Posted: March 8, 2017
Wiretapped Data Used In Intercepted Russian Communications Part of Inquiry Into Trump Associates
Andrew C. McCarthy writes: Now that the media-Democrat complex has been caught in its own web, there is some serious skullduggery underway. It’s revisionist history, Soviet style. You know, the kind where the bad stuff gets “disappeared.” The New York Times is disappearing its claim that Obama investigated Trump.
For four months, the mainstream press was very content to have Americans believe — indeed, they encouraged Americans to believe — that a vigorous national-security investigation of the Trump presidential campaign was ongoing. “A counterintelligence investigation,” the New York Times called it.
— Chris Farrell (@cjtfarrell) March 8, 2017
… As I contended in a column this weekend, it was essential for the media and Democrats to promote the perception of an investigation because the scandalous narrative they were peddling — namely, that Trump-campaign operatives conspired with the Putin regime to “hack the election” — required it.
Russia obviously did not hack the election. Russian intelligence services may have hacked e-mail accounts of prominent Democrats, although even that has not been proved. And there is even less evidence of collusion by the Trump campaign in that effort — as one would expect, in light of the intelligence agencies’ conclusion that the Russians sought to hack accounts of both major parties.
So, for this fatally flawed storyline to pass the laugh test, the Left needed the FBI. Even if the election-hacking conspiracy story sounded far-fetched, the public might be induced to believe there must be something to it if the Bureau was investigating it.
But when the election-hacking narrative went on too long without proof, the risk the Democrats were running became clear. If the FBI had been investigating whether the Trump campaign colluded in purported “Russian hacking of the election,” that meant the incumbent Obama administration must have been investigating the campaign of the opposition party’s presidential candidate.
Moreover, if such an investigation had involved national-security wiretaps under the Foreign Intelligence Surveillance Act (FISA), that would suggest that the Obama Justice Department had alleged, in court, that Trump associates had acted as “agents of a foreign power” — in this case, Russia. Read the rest of this entry »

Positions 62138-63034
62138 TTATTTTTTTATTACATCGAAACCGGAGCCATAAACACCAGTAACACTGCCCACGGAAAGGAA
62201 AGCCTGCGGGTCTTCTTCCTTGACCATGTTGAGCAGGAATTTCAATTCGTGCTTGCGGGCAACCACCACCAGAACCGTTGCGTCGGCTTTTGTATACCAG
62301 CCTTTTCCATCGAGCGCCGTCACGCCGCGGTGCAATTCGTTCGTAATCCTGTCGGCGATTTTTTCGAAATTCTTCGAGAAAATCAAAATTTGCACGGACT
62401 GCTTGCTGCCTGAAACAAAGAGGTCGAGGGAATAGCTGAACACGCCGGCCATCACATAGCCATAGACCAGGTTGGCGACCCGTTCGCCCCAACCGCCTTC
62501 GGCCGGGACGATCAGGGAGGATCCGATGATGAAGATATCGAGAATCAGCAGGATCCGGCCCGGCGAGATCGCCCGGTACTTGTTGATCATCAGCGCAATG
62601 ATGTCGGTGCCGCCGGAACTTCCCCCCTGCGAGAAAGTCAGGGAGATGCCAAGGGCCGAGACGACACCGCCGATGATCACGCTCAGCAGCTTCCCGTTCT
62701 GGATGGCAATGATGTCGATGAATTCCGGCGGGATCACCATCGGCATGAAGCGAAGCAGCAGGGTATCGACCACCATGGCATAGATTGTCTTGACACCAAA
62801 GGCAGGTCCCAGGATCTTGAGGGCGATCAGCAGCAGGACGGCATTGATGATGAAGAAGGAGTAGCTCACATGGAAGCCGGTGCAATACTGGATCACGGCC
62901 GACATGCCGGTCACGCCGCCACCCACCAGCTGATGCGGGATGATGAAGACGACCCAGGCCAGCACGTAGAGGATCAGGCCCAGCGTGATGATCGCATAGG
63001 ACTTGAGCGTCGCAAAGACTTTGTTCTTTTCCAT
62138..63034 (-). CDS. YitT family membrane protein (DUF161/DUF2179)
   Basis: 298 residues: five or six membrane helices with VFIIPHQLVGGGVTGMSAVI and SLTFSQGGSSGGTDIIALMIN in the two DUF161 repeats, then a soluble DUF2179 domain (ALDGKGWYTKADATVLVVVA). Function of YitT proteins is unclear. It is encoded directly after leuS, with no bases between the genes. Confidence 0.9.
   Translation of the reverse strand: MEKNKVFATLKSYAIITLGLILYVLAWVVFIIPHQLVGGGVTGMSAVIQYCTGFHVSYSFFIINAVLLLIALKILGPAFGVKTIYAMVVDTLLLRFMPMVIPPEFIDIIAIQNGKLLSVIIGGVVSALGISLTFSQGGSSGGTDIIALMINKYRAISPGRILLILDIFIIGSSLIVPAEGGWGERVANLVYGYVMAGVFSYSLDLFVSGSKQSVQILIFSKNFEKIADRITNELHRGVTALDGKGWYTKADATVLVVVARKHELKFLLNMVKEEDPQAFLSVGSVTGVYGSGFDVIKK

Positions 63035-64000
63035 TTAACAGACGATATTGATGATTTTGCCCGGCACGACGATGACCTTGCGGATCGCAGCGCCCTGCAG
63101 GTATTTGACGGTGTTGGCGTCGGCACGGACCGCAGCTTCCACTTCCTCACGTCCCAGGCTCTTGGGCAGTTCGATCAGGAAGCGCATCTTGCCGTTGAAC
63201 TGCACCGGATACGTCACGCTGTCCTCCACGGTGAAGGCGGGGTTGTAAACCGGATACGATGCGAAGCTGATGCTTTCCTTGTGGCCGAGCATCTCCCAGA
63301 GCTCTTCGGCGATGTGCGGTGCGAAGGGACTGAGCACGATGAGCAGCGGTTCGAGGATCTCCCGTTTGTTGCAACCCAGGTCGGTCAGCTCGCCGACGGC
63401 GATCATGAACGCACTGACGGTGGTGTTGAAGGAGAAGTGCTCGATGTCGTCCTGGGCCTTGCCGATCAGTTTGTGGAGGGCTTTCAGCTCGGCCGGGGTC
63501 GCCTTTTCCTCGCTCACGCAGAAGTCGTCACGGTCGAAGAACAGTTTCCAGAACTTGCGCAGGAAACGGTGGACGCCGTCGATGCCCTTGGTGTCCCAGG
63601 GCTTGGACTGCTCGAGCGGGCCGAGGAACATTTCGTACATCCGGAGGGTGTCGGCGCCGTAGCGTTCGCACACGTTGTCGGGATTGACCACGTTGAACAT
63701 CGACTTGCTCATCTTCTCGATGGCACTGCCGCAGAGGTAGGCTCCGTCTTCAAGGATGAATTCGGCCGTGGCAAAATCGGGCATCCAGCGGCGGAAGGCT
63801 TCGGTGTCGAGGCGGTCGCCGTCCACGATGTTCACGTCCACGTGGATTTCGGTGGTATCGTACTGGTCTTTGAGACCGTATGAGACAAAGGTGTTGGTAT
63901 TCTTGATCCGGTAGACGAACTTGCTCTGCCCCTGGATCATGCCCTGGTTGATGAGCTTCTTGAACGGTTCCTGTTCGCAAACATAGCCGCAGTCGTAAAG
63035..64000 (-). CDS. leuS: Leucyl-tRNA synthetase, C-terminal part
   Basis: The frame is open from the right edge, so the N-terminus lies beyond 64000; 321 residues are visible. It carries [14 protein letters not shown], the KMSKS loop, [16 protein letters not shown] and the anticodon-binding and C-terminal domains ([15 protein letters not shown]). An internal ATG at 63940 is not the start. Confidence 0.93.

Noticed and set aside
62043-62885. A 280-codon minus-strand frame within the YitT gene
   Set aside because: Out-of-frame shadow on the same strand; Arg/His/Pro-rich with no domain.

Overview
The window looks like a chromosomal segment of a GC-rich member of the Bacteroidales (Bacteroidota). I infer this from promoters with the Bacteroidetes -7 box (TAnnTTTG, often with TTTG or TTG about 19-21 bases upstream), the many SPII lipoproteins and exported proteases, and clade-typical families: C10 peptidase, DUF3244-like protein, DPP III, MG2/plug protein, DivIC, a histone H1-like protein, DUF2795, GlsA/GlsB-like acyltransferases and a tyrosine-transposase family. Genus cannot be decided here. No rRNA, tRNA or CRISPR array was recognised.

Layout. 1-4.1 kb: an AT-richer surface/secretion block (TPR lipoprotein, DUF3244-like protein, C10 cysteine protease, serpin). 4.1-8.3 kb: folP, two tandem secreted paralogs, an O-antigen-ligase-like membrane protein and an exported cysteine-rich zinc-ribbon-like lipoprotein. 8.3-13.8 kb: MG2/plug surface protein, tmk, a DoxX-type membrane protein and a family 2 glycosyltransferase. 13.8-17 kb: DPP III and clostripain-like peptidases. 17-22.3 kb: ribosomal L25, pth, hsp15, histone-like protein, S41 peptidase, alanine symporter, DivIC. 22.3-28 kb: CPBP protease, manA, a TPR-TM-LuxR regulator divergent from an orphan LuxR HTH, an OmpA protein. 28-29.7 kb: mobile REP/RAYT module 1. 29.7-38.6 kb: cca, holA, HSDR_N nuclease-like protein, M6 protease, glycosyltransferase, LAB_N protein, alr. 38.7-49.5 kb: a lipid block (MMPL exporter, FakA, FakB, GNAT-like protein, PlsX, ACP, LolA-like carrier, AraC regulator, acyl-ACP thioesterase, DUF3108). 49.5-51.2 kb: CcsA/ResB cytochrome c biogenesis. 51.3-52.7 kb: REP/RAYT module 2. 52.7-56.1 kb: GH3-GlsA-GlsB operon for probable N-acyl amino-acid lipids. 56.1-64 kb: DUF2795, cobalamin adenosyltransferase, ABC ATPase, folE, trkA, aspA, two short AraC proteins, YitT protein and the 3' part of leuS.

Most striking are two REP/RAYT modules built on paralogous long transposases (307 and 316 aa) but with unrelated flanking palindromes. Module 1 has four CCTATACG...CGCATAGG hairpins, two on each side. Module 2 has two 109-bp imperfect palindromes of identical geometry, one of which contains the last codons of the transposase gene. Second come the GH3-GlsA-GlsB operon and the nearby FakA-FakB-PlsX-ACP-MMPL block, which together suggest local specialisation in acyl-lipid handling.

Source: Covers | New York Post
“The time for small thinking is over,” he said in the Capitol Hill speech. “The time for trivial fights is behind us. We just need the courage to share the dreams that fill our hearts. The bravery to express the hopes that stir our souls. And the confidence to turn those hopes and dreams to action.”
“I am calling on all Democrats and Republicans in Congress to work with us to save Americans from this imploding ObamaCare disaster.”
Trump emphasized his effort to rework ObamaCare with a new plan he hoped would “expand choice, increase access, lower costs and, at the same time, provide better health care.”
“I am calling on all Democrats and Republicans in Congress to work with us to save Americans from this imploding ObamaCare disaster,” said Trump. Read the rest of this entry »
“There is no tonic like winning. He came in third last year, and he was booed the year before when he talked about putting boots on the ground in the Middle East. I think Susan is right. This is a coming together of the conservative movement or at least a part of it. This is mostly the younger, more-edgy part, the one that would’ve been more receptive to a Milo presentation. I think it marks an important moment, and what was interesting was Bannon. He came in. He had no horns. He sounded rather amiable. But on the other hand he was absolutely unswerving, and he sort of gave intellectual heft to Trumpism. He was very specific about the three major goals: foreign policy, domestic economic policy, and what he called the undoing of the administrative state, the first volley in that war was the abolition of the “bathroom bill” or at least the directive coming from HHS — essentially, the federal government has no business here — and in all the cabinet opponents. So I think it was a real plus for them, and it presented a picture that for many conservatives — not all, some have trouble about the trade issue and the protectionism issue — but for many conservatives it was a kind of homecoming.”
Read more at the corner
Kentucky senator explains controversial proposed legislation that would subject Federal Reserve‘s monetary policy powers to outside scrutiny as it gets new life under a new administration – and may stand its best chance at becoming law.